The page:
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February 07, 1986 - Image 3

Resource type:
Text
Publication:
The Detroit Jewish News, 1986-02-07

Disclaimer: Computer generated plain text may have errors. Read more about this.

Friday, February 7, 1986 3

THE DETROIT JEWISH NEWS

~ rrrrtrrrrrrr

NEWS

-I

HUGGIES

$7.99 p., pkg.

Space Shuttle Tragedy
Mourned at Services

with each $5.00
purchase

.Family Run Pharmacy

WALDRAKE
PHARMACY

KEN JACOBS, R.Ph.

(excluding diapers)

exp. 2-28-86

811 U M • M8 UM =I UM NO MI

• FREE DELIVERY
• SENIOR CITIZEN DISCOUNT

1 FREE Nail Polish/Lipstick
or
Bic Disposable Razors

(corner of Walnut Lake &
1 mile north of J.C.C.)

(5 count)
Limit 1 per customer
exp. 2-28-86

Mon.-Sat. 9 a.m.-8 p.m.

$2.00

I In ON MN IN MEM= NI I•11 INS UP

GREETING CARDS

5548 Drake Rd.
West Bloomfield

25% off

with coupon

661-0774

exp. 2-28-86

Sunday 11 a.m.-5 p.m.

me

Akron (JTA) — Dr. Judith
Resnick, who died Jan. 28 in the
Challenger space shuttle with
six astronaut colleagues, was
eulogized at a Friday memorial
service at Akron's Temple Israel
as "a daring pioneering spirit"
who heard and heeded the call
to "go upward, climb higher,
touch the stars."
Rabbi Abraham Feffer,
spiritual leader of Temple Beth
El where Resnick was bat
mitzvah and confirmed — told
the 850 participants in the serv-
ice that "she achieved what she
had worked for and died doing
what she loved best ... She left
us many achievements and
much love."
Feffer said that before her
first space flight in 1984, Re-
snick had stopped at his office
with her father, asking for a
blessing. • "I prayed the tradi-
tional Jewish prayer — "As she
goes in peace, so may she return
in peace."
Beginning his eulogy with a
two-line quote from Mannah
Senesch's famous poem, "Blessed
is the Match," the rabbi said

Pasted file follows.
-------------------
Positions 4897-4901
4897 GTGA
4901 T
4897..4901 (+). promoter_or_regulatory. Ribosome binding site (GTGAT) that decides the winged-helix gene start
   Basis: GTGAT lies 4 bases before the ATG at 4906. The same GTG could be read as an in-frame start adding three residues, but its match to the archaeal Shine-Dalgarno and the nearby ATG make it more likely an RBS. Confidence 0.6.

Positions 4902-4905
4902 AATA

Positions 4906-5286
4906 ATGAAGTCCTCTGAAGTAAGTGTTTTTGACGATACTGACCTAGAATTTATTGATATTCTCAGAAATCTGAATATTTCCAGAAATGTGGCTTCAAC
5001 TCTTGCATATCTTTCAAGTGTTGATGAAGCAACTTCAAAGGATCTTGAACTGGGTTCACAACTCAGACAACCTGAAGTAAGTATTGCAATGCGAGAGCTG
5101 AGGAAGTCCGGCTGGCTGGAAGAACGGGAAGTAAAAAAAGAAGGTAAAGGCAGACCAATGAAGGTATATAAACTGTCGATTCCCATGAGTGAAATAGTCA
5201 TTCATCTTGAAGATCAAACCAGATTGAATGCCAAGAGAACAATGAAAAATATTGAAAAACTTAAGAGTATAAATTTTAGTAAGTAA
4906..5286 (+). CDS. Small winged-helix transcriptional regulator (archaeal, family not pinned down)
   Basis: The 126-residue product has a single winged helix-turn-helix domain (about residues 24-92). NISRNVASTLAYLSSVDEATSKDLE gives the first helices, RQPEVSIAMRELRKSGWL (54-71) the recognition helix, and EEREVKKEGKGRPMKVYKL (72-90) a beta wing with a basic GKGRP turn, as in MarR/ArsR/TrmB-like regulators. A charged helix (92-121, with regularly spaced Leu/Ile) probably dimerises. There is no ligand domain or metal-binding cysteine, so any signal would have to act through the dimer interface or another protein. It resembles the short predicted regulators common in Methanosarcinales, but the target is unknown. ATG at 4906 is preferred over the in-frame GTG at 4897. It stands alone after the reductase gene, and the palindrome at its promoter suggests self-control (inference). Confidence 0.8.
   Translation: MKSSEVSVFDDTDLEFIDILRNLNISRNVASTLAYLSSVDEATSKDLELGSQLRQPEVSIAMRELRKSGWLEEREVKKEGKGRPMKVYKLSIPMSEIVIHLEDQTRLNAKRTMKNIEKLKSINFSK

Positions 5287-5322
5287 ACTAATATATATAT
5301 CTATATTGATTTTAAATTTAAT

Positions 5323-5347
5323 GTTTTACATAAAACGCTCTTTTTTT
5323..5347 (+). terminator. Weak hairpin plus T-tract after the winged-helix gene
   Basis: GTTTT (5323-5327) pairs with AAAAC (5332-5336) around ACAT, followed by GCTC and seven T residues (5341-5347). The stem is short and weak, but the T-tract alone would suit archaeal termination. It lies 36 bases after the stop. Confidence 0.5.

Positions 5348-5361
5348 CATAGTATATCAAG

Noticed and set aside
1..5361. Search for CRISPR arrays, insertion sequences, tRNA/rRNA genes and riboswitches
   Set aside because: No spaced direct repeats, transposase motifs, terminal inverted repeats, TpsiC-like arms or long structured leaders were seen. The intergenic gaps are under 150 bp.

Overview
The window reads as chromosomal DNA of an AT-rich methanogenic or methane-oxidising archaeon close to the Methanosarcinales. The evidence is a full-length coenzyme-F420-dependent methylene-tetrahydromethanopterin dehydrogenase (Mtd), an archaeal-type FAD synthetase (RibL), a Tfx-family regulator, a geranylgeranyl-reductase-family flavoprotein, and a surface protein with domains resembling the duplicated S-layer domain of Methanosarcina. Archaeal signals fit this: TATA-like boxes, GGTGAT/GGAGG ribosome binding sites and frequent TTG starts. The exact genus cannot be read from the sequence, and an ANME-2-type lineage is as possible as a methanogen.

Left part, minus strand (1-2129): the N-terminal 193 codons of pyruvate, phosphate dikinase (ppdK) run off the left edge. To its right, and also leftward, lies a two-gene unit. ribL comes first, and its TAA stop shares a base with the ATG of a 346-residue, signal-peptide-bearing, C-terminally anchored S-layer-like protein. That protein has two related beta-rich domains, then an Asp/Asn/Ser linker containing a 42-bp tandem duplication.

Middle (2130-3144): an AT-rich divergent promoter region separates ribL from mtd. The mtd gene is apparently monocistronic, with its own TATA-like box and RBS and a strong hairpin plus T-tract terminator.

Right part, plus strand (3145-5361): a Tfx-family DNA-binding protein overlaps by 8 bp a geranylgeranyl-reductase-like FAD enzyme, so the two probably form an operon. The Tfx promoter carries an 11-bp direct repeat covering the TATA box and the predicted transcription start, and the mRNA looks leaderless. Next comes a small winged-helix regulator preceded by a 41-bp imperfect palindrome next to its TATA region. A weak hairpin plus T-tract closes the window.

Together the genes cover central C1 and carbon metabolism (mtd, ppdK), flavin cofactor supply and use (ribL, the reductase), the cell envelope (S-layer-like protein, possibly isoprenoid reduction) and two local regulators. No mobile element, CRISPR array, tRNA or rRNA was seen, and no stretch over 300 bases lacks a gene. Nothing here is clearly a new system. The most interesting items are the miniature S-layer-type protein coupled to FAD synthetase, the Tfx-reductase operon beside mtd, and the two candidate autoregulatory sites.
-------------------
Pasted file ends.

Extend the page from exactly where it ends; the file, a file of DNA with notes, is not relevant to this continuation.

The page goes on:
that Resnick "felt the need to
extend the horizons of America
and the world, to reach great
heights, and to enhance life on
this planet Earth ... She was
the match and the 'flame in
which she was consumed."
Feffer called Resnick "bril7
liant, sensitive and compassion-
ate. He said she had "an inner
beauty — the beauty of a sensi-
tive soul and a loving heart." A
gifted musician when she played
the piano, "there was more than
technical mastery — you were
privileged to hear her poetic
spirit expressing itself," he said.
Although he had first met Re-
snick only when he officiated at
her wedding in 1970, he had
heard from her teachers that
she had graduated Akron's
Firestone High School with a
4.2 average, and that she was at
the "top of her bat mitzvah
class" of 1962 and her confirma-
tion class of 1967 at Temple
Beth El. '

In June 1984, Resnick, then
35, became the second woman to
go into space. She and five male
crew members of the orbiter
Discovery were on a seven-day
scientific mission. Born in
Cleveland, she grew up in
Akron and earned a bachelor's
degree in electrical engineering
at Carnegie-Mellon University
in 1970. She was subsequently
employed as a design engineer
by RCA and worked on several
NASA projects.
From 1974-77, Resnick was a
biomedical engineer and staff
Fellow in the Laboratory of
Neurophysiology at the National
Institutes of Health in Bethesda,
Md. In 1977 she received a doc-
torate in electrical engineering
from the University of Mary-
land.
Before her selection by NASA
for space flight training in 1978,
she was a senior systems
engineer in product development
with the Zerox Corp. at El
Segundo, Calif. After completing
her year's training as an as-
tronaut, she worked on projects
related to development of orbiter
Discovery.
Resnick's paternal grand-
parents came from Kiev. They
left Russia in the late 1920s and
settled in Palestine before com-
ing to the U.S. Her father
attended a yeshiva in Palestine.
Her family moved to Cleve-
land where her grandfather,
Jacob, was a shochet, and her
grandmother, Anna, worked for
Jewish organizations. Her
father, Dr. Marvin Resnick, was
active in many Jewish causes.
Resnick was a "goal-oriented
person," Rabbi Feffer told the
memorial service. "It was as if
she heard an inner voice con-
stantly challenging her to
greater achievements."
Although he believed her
synagogue attendance after
leaving Akron was "irregular,"
Resnick's "integrity, her forth-
rightness and commitment to
truth was such that I wish
many of those who do attend

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Continued on Page 19

---a s..—r MN MI WO MB

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•PRICES

Dr. Judith Resnick

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